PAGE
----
What kind of learning environment would most people want for their child? A lifeless, boring white building devoid of character, or something more like Fluor Architecture's colorful garden-topped Drulingen Creche in France? This intriguing sanctuary for children has a latticed envelope that creates a nurturing, protective environment and encourages creative play. It has also achieved significant energy savings - almost by accident - that warrant its status as a "high environmental performance" structure.
The Drulingen Creche in Alsace has a concrete shell that is wrapped in a wooden envelope with dual functions. On one hand the Siberian larch lattice provides a cocoon effect that shelters the inhabitants from the outside world, but it also acts as a sunscreen. All but one of the flat roofs is planted with low-maintenance floral species, providing insulation, water runoff control, and color!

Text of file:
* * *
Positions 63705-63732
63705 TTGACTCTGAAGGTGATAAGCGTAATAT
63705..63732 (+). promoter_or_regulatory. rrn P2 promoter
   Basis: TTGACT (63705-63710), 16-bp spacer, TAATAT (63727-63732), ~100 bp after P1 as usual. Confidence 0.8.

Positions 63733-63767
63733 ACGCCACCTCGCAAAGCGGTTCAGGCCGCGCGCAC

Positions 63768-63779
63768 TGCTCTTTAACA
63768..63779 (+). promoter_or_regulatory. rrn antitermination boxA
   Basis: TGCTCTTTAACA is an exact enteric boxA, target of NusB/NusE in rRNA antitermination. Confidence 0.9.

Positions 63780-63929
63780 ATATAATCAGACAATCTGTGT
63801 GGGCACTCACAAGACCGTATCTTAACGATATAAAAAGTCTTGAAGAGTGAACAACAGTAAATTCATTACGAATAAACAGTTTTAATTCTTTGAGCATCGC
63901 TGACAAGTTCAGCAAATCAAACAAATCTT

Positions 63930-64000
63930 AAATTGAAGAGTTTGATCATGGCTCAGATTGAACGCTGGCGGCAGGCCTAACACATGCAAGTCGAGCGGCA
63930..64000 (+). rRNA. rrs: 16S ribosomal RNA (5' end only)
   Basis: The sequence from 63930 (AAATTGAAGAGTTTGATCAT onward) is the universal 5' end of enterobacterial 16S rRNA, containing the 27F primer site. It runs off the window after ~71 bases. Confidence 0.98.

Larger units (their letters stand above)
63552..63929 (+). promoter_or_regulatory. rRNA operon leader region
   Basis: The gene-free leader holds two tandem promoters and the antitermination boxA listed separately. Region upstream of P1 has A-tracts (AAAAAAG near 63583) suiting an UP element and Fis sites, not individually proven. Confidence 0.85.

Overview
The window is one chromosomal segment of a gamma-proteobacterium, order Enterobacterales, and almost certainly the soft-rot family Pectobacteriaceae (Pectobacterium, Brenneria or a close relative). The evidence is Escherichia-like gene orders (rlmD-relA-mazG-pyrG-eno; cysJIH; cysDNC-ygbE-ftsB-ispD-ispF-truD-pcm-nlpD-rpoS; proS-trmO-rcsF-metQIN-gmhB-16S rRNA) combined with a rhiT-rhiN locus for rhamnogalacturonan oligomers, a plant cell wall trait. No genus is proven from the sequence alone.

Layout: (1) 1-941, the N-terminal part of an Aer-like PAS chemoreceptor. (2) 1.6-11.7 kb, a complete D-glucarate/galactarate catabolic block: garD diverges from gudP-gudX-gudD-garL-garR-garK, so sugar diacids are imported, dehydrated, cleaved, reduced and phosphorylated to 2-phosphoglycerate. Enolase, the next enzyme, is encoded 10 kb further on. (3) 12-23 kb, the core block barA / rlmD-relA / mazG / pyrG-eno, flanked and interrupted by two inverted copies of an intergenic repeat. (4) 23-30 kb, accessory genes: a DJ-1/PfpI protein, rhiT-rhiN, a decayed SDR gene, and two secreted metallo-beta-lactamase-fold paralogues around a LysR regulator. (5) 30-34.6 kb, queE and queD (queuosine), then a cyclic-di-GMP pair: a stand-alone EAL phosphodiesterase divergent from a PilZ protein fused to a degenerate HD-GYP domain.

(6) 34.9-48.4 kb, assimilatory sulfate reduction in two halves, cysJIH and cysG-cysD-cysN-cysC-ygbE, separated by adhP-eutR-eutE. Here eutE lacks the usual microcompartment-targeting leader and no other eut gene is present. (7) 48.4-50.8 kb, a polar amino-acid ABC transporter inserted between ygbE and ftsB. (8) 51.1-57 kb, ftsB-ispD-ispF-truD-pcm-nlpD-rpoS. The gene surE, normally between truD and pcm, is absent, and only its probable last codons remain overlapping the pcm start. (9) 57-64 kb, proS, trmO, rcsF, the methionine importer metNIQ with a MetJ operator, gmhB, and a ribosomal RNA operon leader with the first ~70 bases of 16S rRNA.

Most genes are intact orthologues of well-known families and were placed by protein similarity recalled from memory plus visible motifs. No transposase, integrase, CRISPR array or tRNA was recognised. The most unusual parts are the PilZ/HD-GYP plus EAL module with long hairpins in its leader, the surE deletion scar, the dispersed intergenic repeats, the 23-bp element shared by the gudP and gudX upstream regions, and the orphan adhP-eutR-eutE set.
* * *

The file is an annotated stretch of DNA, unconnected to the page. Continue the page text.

Heating is provided by an underfloor system and daylight pours through colorful wells interspersed throughout the facility. The timber louvers are attached to the frame with galvanized wire and the window frames were made by a local architect out of sustainably sourced larch and pine timber. It really is a lovely project that makes learning bright and lively.
Via Arch Daily
images via Fluor Architecture